China’s simmering Uighur problem

China’s western most Xinjiang province is the gateway to the new Silk Road and is also believed to be rich in many natural resources. With sustained migration from other parts of China and the stationing of People’s Liberation Army troops, the previous majority of Uighur Turkic who follow the Islamic religion, are now believed to be a minority. There is a pretty long history of unrest in the region as the central government has tried to consolidate its control over this vast region. Uighur terrorists have struck at both home (within Xinjiang) and other parts of China (including Tiananmen Square in Beijing) with increasing ferocity. The response from the Chinese government has typically been brutal and swift with tight controls on what information it lets out.

China deals with terrorism stemming from its Xinjiang province

China deals with terrorism stemming from its Xinjiang province

A mastermind of violence in China’s Xinjiang region in which almost 100 people were killed sought to establish an Islamic state, official media said on Wednesday, reinforcing government warnings about an Islamist threat.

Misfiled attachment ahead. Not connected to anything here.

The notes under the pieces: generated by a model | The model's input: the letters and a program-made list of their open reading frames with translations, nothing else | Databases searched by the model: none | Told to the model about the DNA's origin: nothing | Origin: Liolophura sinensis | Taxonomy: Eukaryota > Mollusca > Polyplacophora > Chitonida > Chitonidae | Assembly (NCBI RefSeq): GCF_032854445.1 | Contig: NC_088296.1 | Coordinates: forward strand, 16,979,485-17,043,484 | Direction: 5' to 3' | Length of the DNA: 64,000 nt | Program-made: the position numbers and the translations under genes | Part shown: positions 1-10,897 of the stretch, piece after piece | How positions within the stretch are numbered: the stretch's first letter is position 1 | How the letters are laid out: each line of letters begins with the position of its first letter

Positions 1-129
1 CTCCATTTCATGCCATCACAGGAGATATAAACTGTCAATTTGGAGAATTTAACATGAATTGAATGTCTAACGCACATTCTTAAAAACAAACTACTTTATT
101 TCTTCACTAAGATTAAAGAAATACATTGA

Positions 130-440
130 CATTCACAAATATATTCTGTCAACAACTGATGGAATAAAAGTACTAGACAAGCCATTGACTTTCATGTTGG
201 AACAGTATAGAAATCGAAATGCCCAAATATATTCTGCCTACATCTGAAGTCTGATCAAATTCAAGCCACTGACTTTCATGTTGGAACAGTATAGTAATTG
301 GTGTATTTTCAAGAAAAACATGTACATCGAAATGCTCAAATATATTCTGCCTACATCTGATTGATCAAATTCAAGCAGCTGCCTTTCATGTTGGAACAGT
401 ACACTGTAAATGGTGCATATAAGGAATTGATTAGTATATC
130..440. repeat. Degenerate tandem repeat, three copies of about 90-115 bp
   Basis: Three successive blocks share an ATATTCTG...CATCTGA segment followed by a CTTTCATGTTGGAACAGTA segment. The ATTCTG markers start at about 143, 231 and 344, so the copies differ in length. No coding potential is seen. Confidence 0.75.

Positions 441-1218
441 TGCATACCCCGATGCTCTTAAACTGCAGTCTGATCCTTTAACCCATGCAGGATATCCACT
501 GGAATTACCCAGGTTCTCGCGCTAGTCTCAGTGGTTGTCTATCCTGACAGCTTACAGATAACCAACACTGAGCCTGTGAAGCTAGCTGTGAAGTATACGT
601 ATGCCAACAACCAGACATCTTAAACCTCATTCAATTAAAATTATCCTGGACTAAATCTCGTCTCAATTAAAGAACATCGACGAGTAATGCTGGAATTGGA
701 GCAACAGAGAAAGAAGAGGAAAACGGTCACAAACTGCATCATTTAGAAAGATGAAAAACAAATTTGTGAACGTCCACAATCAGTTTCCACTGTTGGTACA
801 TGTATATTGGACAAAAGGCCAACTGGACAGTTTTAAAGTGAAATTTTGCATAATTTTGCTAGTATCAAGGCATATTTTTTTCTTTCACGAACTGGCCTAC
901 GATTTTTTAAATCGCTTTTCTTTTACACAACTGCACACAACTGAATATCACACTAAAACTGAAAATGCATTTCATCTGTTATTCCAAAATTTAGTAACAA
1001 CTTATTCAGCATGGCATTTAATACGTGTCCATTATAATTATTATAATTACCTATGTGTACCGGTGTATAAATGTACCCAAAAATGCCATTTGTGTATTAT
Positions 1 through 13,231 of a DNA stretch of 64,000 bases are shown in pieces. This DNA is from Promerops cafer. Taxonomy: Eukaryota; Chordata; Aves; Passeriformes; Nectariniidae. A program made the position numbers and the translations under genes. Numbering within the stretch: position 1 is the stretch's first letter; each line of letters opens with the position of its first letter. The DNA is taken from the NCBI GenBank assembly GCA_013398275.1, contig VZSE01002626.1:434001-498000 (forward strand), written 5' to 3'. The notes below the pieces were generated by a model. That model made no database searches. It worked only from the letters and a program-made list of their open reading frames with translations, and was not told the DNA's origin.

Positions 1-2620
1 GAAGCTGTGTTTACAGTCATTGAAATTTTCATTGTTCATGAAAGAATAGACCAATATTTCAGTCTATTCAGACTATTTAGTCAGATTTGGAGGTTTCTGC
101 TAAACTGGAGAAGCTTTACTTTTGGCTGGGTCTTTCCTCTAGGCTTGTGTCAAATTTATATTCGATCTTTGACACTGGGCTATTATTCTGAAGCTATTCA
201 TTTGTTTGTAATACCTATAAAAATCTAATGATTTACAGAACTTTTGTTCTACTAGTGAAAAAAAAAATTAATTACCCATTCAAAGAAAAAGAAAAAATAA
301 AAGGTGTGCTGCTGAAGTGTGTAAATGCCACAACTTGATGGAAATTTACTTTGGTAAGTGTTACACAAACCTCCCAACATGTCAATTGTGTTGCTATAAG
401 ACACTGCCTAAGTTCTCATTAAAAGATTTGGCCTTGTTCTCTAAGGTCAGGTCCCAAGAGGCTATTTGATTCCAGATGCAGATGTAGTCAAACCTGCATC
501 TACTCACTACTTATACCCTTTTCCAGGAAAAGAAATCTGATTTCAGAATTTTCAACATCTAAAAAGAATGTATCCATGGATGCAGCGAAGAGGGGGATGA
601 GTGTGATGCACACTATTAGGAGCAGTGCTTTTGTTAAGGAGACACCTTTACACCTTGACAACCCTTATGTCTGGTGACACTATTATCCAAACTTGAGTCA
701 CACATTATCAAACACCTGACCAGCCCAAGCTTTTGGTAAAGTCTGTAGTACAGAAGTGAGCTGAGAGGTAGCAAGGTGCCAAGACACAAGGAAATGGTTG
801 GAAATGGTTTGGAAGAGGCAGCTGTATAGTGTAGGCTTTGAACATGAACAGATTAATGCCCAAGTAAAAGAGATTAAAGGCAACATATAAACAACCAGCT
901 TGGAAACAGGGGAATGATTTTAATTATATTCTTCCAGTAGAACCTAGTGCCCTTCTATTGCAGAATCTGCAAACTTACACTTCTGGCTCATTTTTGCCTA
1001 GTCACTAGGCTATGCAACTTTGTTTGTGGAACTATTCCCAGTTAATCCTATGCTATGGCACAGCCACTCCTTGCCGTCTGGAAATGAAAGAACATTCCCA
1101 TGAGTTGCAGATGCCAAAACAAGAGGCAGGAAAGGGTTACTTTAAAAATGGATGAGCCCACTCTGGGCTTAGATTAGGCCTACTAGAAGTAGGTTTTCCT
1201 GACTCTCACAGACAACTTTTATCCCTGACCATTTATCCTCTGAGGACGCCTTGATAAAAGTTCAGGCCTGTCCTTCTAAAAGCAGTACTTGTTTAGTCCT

A court in the far western region sentenced 12 people to death on Monday for an attack in Xinjiang’s southern Yarkant county on July 28, in which the government said 59 “terrorists” were gunned down by security forces, while 37 civilians were killed.

The incident was one of the bloodiest bouts of unrest in the region that has seen hundreds of people killed in the past two years, most in clashes between ethnic Uighur Muslim people, who call Xinjiang home, and ethnic majority Han Chinese.